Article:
Fairmont Pacific Rim, Vancouver
On the edge of Vancouver's Downtown area, overlooking the harbour, the hotel is a short walk to many of the city's main attractions, including the hip and happening neighbourhood of Gastown. Float planes take off every few minutes during peak hours, heading out to Vancouver Island. Next door to the hotel is the Convention Centre and ferry terminal. The city's beautiful and wild Stanley Park is only a 20-minute walk away (or a shorter bike ride – see "Stepping out'' below).
Opened in 2010, the Pacific Rim is a stylish, more modern hotel than its classic sibling, the Fairmont Hotel Vancouver (opened in 1939). The building features 370 rooms and suites, with 70 per cent of them reportedly offering harbour and mountain views. The grand lobby features a lively lounge bar, complete with live music seven days a week. There's a large heated pool and hot tub on the sixth floor terrace and a fitness centre and spa on the fifth floor.
The hotel owner has a penchant for fashion and there is a rotating display of dresses through various eras in the cavernous lobby, from the '20s Charleston dresses through to pop art prints. A classic Jaguar E-type sits by the entrance to the hotel, but guests can make use of the complimentary BMW car service to get around town (I join two other guests on a ride to the local ice hockey stadium to see the Canucks play).
My "Signature Ofuro Room" is spacious, with a comfortable king-size bed, large desk, two leather armchairs and ample storage space. The bathroom of this particular room is enormous, decked out in grey marble with a large shower and vanity sink, but the highlight is the deep, Japanese-style spa bath. The bathroom overlooks the harbour, allowing you to sit in the spa and watch the float planes, ships and birds as they come and go.
Though I have seen similar offerings in other countries, the hotel says it is the first in Canada to offer room controls and services through an iPad, which can control the lights and blinds, as well as make requests from guest services.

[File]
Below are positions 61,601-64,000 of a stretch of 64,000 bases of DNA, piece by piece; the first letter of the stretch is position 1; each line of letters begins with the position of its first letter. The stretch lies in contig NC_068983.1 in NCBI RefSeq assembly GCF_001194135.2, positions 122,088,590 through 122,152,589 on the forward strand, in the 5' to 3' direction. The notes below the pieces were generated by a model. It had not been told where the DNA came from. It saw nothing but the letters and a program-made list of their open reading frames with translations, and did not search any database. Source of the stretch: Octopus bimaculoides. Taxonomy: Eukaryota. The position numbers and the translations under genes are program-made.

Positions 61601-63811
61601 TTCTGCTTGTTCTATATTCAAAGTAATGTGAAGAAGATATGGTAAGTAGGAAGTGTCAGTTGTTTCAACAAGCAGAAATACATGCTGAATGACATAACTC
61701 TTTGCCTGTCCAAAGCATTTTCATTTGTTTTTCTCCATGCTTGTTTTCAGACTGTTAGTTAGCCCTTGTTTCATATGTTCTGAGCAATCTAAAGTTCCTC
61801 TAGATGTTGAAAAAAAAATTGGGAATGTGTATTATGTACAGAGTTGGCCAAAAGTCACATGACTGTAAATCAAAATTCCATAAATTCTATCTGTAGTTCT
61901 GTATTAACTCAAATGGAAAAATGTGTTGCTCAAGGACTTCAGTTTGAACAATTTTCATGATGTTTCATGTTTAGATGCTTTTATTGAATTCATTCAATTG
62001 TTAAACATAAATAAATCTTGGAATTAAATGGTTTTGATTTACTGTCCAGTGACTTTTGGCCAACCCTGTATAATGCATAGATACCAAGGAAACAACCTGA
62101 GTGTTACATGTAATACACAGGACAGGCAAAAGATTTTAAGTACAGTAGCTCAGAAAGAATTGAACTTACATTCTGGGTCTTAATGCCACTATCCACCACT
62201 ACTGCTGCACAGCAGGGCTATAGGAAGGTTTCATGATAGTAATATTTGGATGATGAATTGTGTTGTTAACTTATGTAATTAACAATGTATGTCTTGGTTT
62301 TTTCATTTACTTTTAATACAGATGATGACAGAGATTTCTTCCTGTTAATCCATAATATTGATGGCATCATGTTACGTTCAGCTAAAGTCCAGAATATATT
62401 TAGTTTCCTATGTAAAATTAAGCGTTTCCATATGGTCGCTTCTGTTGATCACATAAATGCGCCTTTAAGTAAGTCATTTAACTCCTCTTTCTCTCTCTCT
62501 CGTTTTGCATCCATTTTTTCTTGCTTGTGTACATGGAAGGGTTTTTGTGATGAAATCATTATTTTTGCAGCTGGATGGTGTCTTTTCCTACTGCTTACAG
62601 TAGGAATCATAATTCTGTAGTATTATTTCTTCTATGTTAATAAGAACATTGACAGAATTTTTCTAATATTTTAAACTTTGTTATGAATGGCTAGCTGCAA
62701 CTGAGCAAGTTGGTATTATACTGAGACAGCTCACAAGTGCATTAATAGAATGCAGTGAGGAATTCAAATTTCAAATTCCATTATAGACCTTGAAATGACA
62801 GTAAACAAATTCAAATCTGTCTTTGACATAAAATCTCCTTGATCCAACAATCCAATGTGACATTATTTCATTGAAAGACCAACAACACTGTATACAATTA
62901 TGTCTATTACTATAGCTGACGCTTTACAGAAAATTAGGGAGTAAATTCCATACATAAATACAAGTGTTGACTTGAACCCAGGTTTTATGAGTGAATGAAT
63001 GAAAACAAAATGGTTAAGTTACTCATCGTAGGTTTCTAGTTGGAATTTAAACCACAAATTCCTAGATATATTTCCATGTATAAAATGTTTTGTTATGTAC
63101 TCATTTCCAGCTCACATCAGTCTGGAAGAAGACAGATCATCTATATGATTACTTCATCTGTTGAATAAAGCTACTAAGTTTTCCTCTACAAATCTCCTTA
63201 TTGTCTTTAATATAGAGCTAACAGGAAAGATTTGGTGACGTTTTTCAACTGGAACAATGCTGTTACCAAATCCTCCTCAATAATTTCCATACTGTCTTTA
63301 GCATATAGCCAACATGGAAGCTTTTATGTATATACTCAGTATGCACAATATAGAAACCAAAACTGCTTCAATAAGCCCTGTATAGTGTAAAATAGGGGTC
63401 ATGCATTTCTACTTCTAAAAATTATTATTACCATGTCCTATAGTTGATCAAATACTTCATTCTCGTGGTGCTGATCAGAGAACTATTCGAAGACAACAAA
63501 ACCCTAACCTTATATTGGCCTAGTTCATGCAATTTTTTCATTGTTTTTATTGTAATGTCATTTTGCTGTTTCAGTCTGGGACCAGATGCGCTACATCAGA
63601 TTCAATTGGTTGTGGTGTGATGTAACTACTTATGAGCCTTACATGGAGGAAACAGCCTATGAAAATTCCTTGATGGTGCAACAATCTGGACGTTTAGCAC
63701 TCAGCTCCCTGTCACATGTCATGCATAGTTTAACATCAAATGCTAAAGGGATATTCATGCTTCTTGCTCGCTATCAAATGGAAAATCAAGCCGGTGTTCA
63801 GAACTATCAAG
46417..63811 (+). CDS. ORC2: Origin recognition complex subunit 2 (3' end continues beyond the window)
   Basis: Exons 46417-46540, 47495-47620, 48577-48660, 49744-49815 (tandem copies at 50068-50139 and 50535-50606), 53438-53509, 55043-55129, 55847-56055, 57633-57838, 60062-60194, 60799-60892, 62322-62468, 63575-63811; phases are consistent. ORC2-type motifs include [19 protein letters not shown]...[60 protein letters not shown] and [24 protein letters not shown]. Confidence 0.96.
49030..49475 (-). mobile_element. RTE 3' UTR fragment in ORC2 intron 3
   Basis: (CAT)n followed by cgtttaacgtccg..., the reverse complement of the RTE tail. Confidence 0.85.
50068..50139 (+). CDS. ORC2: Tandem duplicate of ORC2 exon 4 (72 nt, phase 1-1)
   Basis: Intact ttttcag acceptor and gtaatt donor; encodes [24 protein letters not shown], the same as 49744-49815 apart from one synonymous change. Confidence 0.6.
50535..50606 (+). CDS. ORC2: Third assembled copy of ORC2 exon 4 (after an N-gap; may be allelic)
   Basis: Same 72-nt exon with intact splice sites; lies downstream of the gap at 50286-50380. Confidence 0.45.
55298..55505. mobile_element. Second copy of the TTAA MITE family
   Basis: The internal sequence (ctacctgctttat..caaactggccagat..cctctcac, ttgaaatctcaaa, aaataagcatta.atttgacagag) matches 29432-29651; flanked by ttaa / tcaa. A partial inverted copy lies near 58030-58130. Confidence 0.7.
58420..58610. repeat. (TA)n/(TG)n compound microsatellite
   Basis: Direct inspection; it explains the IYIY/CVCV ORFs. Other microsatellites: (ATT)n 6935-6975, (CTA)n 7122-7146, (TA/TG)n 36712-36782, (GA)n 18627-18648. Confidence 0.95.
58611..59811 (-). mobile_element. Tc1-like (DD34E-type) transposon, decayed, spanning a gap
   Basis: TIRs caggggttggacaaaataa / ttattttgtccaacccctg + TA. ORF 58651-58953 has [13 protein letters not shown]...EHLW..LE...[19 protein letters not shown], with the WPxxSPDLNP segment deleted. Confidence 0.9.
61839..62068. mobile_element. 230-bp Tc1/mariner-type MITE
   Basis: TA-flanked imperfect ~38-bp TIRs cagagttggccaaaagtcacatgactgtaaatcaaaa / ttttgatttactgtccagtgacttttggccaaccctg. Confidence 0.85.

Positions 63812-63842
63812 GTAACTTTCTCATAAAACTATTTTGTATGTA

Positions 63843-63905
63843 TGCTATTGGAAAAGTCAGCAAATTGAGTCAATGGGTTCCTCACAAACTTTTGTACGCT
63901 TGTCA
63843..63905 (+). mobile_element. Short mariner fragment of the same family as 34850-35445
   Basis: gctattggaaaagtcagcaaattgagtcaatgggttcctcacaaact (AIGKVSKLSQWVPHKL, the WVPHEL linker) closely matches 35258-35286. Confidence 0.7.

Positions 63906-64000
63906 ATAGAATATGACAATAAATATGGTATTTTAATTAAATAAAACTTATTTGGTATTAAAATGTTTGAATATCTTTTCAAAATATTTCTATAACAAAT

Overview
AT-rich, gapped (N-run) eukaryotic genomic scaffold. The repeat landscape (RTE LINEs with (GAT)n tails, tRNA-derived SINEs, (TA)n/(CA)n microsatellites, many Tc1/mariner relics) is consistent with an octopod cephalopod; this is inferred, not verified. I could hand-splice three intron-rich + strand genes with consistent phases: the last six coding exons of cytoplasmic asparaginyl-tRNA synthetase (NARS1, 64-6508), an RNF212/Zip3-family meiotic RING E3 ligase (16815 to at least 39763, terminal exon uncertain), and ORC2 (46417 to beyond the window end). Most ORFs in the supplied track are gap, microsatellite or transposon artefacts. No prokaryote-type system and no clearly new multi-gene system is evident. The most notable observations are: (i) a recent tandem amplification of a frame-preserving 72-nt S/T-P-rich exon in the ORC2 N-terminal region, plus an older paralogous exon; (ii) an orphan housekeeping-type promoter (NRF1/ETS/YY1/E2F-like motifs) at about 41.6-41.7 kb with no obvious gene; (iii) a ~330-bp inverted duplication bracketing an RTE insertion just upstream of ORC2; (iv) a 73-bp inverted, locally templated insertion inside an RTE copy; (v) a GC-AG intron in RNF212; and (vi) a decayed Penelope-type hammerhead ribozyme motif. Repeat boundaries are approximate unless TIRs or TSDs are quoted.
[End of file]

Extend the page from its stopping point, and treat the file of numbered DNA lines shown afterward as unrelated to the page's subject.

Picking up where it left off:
Speaking of which, the cleaners do an exceptional job, not just making the bed and hanging towels, but tidying up everything from my toiletries to putting the items I'd left on the bedside table into a compartmentalised tray. Wi-Fi is not included and carries a hefty daily fee – unless you're a member of Fairmont parent Accor's Le Club loyalty scheme, which is free to join.
With its abundant seafood and multicultural population, Vancouver is one of Canada's great food cities. This is apparent at Botanist, the hotel's signature restaurant, which offers an inventive range of dishes making use of local produce. It's hard to go past the butter poached lobster with acorn squash and fennel, but I opt for dry-aged duck breast with quince, carrots and a confit duck leg roulade. It's rich and delicious.
There's also a creative cocktail list filled with amusing names, such as Rye 'N' Reynolds, a tribute to the Vancouver-born Hollywood star. Botanist is not cheap, but you get what you pay for and it's considered one of the best restaurants in the city. See botanistrestaurant.com
If you're new to Vancouver a great way to get a taste of the city is through a cycling tour. It's a bike-friendly city with plenty of separated lanes. Cycle City Tours, a short walk from the hotel, can take you out of the city itself and into beautiful Stanley Park.
On stops along the way, the guides will explain the history of the city, its original First Nation inhabitants, as well as the flora and fauna of the park itself (there are various animals living in the park, including a family of beavers at the aptly named Beaver Lake). See cyclevancouver.com
If you prefer to make your own way, the hotel offers stylish BMW bikes for guests free of charge (charges apply if you want to use an e-bike).
The Fairmont Pacific Rim offers everything you could want in a luxury hotel, with stylish environs and impeccable service.
Rooms at the Fairmont Pacific Rim start from $C549 per night.
The cleaners went so far as to take the loose change I'd spread on the desk and neatly pile it into a stack. That attention to detail is hard to find these days.
In-house restaurant Botanist also serves breakfast but hotel buffet fans may be disappointed to find there's only a la carte options available.
The writer stayed as a guest of Fairmont Pacific Rim and British Columbia Tourism.